The Origins of Heart Rhythm Meditation

The Desert Fathers


Heart Rhythm Meditation emerged in the time of the Apostles of Christ as the "Prayer of the Heart" or as it was later called, "The Jesus Prayer", and has been used in monasteries ever since. In Heart Rhythm Meditation we place a name or phrase on the heartbeat. The words Kyrie Eleison, Christe Eleison, greek for "Lord have mercy upon us, Christ have mercy upon us", as used in The Christian Mass, may be placed on the heartbeat. Or, as the objective is to produce a sound similar to the heartbeat, a single word of two, short syllables, like "Christe" (pronounced Chris-tay) may be repeated silently on each "lub-dub" of the heartbeat.

In the following quotations, these identifying characteristics of Heart Rhythm Meditation are mentioned -- conscious breath, breathing through the heart, awareness of one's heartbeat, directing your glance into the heart, repeating the sacred name on the heartbeat or breath, and feeling the presence of God in your own physical heart.


Abba Philemon

Student and companion of the holy Apostle Paul. Died in 54 AD. Mentioned in De Vitis Patrum, Book VIII by Palladius, bishop of Helenopolis, who lived from 365 to 425 AD.

The following is from a sixth century book called The Life of Abba Philemon which contains the first written form of the Prayer of the Heart, the Jesus Prayer.

By means of silence you can thoroughly cleanse your mind and give it constant spiritual occupation. As the eye turned on sensory objects looks closely at what it sees, so a pure mind turned toward spiritual things is uplifted by the object of its contemplation. The mind becomes perfect when it enters into the sphere of essential knowledge and is united with God. Having thus attained kingly rank, the mind is no longer poor and it is not carried away by false desires, even if all the kingdoms of the world were offered to it.

Above all strive to guard your mind and practice recollection; be patient in difficult circumstances and try at all costs to preserve the spiritual blessings which you have acquired.

Even when satisfying your most urgent needs, do not allow your mind to be idle but compel it to continue secretly to learn and to pray.

In this way you will be able to understand the depth of the divine Scripture and the power which is concealed in it.

Brief Directives for Prayer of the Heart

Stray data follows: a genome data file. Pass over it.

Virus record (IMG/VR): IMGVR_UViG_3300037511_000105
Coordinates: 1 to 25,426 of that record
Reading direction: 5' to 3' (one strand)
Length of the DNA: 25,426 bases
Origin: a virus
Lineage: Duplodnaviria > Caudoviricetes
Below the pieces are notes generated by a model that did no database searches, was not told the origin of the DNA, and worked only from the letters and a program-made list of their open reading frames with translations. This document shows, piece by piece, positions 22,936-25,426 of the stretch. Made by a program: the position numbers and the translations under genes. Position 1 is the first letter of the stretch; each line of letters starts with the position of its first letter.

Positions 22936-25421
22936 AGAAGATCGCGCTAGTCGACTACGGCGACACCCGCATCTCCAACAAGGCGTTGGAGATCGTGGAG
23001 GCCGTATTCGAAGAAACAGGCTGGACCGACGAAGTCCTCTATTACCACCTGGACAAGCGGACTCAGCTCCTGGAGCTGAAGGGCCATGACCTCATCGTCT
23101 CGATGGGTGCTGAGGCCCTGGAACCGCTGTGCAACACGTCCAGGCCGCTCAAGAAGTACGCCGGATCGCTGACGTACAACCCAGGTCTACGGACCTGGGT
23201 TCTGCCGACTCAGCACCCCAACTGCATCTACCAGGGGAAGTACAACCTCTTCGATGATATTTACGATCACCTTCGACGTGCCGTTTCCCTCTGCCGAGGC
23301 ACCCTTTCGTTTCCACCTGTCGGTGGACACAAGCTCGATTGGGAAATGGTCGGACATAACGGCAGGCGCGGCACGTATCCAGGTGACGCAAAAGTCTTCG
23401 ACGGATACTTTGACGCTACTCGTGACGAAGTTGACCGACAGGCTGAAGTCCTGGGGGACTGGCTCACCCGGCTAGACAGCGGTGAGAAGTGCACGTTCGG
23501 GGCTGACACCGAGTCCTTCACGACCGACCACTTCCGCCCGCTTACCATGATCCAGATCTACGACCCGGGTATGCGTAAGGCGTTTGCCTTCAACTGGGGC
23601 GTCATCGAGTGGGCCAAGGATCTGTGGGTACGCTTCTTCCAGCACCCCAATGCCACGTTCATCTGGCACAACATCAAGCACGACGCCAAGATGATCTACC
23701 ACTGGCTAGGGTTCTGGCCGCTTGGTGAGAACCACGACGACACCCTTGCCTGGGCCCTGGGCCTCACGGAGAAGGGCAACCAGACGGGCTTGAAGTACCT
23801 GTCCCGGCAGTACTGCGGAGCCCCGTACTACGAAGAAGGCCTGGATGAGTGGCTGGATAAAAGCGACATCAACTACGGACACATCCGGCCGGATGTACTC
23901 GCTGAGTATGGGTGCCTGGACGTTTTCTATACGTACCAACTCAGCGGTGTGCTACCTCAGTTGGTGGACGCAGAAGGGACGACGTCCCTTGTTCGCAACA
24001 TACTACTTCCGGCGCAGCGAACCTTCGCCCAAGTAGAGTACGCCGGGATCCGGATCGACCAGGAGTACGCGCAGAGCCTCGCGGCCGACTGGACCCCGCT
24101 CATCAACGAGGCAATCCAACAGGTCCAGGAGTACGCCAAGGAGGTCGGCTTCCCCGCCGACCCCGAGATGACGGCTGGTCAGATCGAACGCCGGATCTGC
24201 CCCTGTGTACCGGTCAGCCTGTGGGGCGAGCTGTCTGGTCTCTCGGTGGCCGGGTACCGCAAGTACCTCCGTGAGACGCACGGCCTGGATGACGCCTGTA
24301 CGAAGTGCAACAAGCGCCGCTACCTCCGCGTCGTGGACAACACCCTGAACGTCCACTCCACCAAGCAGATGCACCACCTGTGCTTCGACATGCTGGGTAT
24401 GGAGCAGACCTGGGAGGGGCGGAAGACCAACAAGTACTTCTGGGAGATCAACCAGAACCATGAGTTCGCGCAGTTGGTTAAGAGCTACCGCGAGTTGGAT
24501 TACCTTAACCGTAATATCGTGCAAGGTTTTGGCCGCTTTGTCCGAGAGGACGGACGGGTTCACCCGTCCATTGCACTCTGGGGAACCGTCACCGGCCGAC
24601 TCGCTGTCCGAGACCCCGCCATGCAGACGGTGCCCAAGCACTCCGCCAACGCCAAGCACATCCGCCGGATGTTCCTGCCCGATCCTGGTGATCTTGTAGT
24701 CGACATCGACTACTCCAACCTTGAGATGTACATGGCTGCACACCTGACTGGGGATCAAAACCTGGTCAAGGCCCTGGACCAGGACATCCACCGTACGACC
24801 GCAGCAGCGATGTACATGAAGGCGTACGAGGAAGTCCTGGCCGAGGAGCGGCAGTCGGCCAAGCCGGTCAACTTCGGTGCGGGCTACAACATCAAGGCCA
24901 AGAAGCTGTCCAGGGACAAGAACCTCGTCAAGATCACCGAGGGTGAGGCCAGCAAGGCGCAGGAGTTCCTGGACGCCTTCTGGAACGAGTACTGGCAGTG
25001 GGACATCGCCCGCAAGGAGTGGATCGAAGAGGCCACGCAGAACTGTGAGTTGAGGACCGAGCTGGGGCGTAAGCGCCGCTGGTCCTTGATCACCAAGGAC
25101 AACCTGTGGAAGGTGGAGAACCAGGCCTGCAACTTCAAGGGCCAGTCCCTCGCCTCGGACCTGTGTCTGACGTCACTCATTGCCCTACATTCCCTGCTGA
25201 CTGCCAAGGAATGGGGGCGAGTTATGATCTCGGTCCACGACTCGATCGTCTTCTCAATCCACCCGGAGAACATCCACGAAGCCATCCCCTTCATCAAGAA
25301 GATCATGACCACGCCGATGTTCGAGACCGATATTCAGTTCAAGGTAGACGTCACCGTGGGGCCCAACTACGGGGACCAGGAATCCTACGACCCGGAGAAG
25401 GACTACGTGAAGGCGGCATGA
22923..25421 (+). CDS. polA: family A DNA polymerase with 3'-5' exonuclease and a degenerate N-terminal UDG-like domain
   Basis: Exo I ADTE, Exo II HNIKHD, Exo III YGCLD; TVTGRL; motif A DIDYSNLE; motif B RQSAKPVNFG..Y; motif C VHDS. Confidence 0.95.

1. Sit or stand in a dimly lit and quiet place.
  2. Recollect yourself.
  3. With the help of your imagination find the place of the heart and stay there with attention.
  4. Lead the mind from the head into the heart and say, "Lord Jesus Christ, have mercy on me," quietly with the lips or mentally, whichever is more convenient; say the prayer slowly and reverently.
  5. As much as possible guard the attention of your mind and do not allow any thoughts to enter in.
  6. Be patient and peaceful.
  7. Be moderate in food, drink, and sleep.
  8. Learn to love silence.
  9. Read the Scriptures and the writings of the Fathers about prayer.
  10. As much as possible avoid distracting occupations.

Saint Callistus

Was pope from about 217 to about 222. d. 222

A monk should always live with the name of Lord Jesus, so that the heart absorbs the Lord and the Lord the heart, and the two become one.

Anthony the Great

(ca. 251-356), also known as Saint Anthony, Anthony of Egypt, Anthony the Abbot, Anthony of the Desert, Anthony the Anchorite, Anthony of Thebes, Abba Antonius, and Father of All Monks, was a Christian saint from Egypt and a prominent leader among the Desert Fathers.

The following is from The Life of Anthony, pub. 4th century, written by Athanasius of Alexandria (lived 293-373)

Always breathe Christ. For ye know the treachery of the demons, how fierce they are, but how little power they have. Wherefore fear them not, but rather ever breathe Christ, and trust Him.

St. Hesychius

Hermit and disciple of St. Hilarion. Died 380 AD.

Do not allow negligence to overtake you but destroy your enemies with the name of Jesus. Let His sweet name be joined to your breath and then you will know the value of silence.